lecture_4 - Introduction to Cryptography CS 136 Computer...

Info icon This preview shows pages 1–14. Sign up to view the full content.

View Full Document Right Arrow Icon
Lecture 4 Page 1 CS 136, Winter 2010 Introduction to Cryptography CS 136 Computer Security Peter Reiher January 14, 2010
Image of page 1

Info iconThis preview has intentionally blurred sections. Sign up to view the full version.

View Full Document Right Arrow Icon
Lecture 4 Page 2 CS 136, Winter 2010 Outline What is data encryption? Cryptanalysis Basic encryption methods Substitution ciphers Permutation ciphers
Image of page 2
Lecture 4 Page 3 CS 136, Winter 2010 Introduction to Encryption Much of computer security is about keeping secrets One method is to make the secret hard for others to read While (usually) making it simple for authorized parties to read
Image of page 3

Info iconThis preview has intentionally blurred sections. Sign up to view the full version.

View Full Document Right Arrow Icon
Lecture 4 Page 4 CS 136, Winter 2010 Encryption Encryption is the process of hiding information in plain sight Transform the secret data into something else Even if the attacker can see the transformed data, he can’t understand the underlying secret
Image of page 4
Lecture 4 Page 5 CS 136, Winter 2010 Encryption and Data Transformations Encryption is all about transforming the data One bit or byte pattern is transformed to another bit or byte pattern Usually in a reversible way
Image of page 5

Info iconThis preview has intentionally blurred sections. Sign up to view the full version.

View Full Document Right Arrow Icon
Lecture 4 Page 6 CS 136, Winter 2010 Encryption Terminology Encryption is typically described in terms of sending a message Though it’s used for many other purposes The sender is S The receiver is R The transmission medium is T And the attacker is O
Image of page 6
Lecture 4 Page 7 CS 136, Winter 2010 More Terminology Encryption is the process of making message unreadable/unalterable by O Decryption is the process of making the encrypted message readable by R A system performing these transformations is a cryptosystem Rules for transformation sometimes called a cipher
Image of page 7

Info iconThis preview has intentionally blurred sections. Sign up to view the full version.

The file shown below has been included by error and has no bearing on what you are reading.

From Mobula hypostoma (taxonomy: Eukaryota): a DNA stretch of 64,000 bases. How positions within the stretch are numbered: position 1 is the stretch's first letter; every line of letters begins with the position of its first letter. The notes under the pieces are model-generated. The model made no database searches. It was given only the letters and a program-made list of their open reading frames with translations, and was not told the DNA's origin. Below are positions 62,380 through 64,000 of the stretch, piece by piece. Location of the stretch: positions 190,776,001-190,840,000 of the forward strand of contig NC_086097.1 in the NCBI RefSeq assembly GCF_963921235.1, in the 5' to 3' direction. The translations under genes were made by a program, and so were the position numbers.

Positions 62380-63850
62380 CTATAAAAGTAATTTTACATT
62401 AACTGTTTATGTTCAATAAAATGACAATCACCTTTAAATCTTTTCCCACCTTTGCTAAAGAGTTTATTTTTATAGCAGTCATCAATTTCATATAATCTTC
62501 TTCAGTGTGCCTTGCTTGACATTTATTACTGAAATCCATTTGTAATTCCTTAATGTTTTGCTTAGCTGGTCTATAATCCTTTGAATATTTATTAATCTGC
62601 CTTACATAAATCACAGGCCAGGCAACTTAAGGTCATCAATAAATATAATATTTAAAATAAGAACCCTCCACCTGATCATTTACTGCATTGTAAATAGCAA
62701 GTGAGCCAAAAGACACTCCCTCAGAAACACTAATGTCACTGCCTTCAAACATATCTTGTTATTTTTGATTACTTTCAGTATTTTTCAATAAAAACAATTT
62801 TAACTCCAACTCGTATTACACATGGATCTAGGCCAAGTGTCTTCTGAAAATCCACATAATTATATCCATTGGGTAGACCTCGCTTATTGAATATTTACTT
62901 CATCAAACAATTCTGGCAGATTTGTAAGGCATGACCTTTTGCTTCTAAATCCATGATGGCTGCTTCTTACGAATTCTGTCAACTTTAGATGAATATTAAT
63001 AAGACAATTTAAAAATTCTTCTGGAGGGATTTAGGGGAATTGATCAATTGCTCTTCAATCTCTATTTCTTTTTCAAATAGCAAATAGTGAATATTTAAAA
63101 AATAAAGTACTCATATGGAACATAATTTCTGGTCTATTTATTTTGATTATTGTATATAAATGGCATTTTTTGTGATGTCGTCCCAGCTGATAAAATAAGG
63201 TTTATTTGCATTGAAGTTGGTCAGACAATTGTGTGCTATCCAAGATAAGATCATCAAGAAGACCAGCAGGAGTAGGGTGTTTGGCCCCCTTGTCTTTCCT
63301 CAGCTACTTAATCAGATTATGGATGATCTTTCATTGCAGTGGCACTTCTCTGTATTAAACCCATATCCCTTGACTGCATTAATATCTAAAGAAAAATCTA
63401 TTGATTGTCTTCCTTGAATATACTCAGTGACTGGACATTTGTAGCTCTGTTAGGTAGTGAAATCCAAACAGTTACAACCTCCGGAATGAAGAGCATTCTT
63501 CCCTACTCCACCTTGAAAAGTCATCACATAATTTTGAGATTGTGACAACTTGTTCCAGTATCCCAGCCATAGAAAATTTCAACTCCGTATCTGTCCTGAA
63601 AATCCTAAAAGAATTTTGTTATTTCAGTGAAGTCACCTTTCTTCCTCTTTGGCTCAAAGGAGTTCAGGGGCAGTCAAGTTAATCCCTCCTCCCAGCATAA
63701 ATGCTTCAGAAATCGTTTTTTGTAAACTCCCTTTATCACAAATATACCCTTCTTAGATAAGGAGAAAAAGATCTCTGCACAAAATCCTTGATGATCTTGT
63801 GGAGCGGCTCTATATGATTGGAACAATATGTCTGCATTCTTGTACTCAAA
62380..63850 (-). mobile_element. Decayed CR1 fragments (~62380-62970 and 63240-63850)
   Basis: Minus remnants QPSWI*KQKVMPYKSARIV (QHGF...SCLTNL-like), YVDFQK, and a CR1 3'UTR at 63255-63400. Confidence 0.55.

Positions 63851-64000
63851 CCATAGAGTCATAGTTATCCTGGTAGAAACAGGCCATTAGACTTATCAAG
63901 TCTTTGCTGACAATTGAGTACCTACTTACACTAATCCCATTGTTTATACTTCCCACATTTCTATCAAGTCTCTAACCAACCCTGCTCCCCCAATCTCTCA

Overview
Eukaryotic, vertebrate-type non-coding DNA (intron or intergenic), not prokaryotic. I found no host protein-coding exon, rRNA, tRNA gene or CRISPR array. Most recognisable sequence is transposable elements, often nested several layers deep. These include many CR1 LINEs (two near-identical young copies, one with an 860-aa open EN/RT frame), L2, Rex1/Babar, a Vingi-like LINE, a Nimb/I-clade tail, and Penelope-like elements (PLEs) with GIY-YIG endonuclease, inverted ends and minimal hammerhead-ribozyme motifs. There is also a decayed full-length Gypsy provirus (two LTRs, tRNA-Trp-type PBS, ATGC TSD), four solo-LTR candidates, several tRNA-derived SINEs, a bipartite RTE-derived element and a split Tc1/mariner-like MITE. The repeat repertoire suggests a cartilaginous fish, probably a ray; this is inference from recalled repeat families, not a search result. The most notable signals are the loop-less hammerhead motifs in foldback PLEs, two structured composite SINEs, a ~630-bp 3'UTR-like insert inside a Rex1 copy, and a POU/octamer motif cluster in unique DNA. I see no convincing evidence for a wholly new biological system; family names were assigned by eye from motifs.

View Full Document Right Arrow Icon
Lecture 4 Page 8 CS 136, Winter 2010 Plaintext and Ciphertext Plaintext is the original form of the message (often referred to as P ) Transfer $100 to my savings account Ciphertext is the encrypted form of the message (often referred to as C ) Sqzmredq #099 sn lx rzuhmfr zbbntms
Image of page 8
Lecture 4 Page 9 CS 136, Winter 2010 Very Basics of Encryption Algorithms Most algorithms use a key to perform encryption and decryption Referred to as K The key is a secret Without the key, decryption is hard With the key, decryption is easy
Image of page 9

Info iconThis preview has intentionally blurred sections. Sign up to view the full version.

View Full Document Right Arrow Icon
Lecture 4 Page 10 CS 136, Winter 2010 Terminology for Encryption Algorithms The encryption algorithm is referred to as E() C = E(K,P) The decryption algorithm is referred to as D() Sometimes the same algorithm as E() The decryption algorithm also has a key
Image of page 10
Lecture 4 Page 11 CS 136, Winter 2010 Symmetric and Asymmetric Encryption Systems Symmetric systems use the same keys for E and D : P = D(K, C) Expanding, P = D(K, E(K,P)) Asymmetric systems use different keys for E and D: C = E(K E ,P) P = D(K D ,C)
Image of page 11

Info iconThis preview has intentionally blurred sections. Sign up to view the full version.

View Full Document Right Arrow Icon
Lecture 4 Page 12 CS 136, Winter 2010 Characteristics of Keyed Encryption Systems If you change only the key, a given plaintext encrypts to a different ciphertext Same applies to decryption Decryption should be hard without knowing the key
Image of page 12
Lecture 4 Page 13 CS 136, Winter 2010 Cryptanalysis The process of trying to break a cryptosystem Finding the meaning of an encrypted message without being given the key
Image of page 13

Info iconThis preview has intentionally blurred sections. Sign up to view the full version.

View Full Document Right Arrow Icon
Image of page 14
This is the end of the preview. Sign up to access the rest of the document.

{[ snackBarMessage ]}

What students are saying

  • Left Quote Icon

    As a current student on this bumpy collegiate pathway, I stumbled upon Course Hero, where I can find study resources for nearly all my courses, get online help from tutors 24/7, and even share my old projects, papers, and lecture notes with other students.

    Student Picture

    Kiran Temple University Fox School of Business ‘17, Course Hero Intern

  • Left Quote Icon

    I cannot even describe how much Course Hero helped me this summer. It’s truly become something I can always rely on and help me. In the end, I was not only able to survive summer classes, but I was able to thrive thanks to Course Hero.

    Student Picture

    Dana University of Pennsylvania ‘17, Course Hero Intern

  • Left Quote Icon

    The ability to access any university’s resources through Course Hero proved invaluable in my case. I was behind on Tulane coursework and actually used UCLA’s materials to help me move forward and get everything together on time.

    Student Picture

    Jill Tulane University ‘16, Course Hero Intern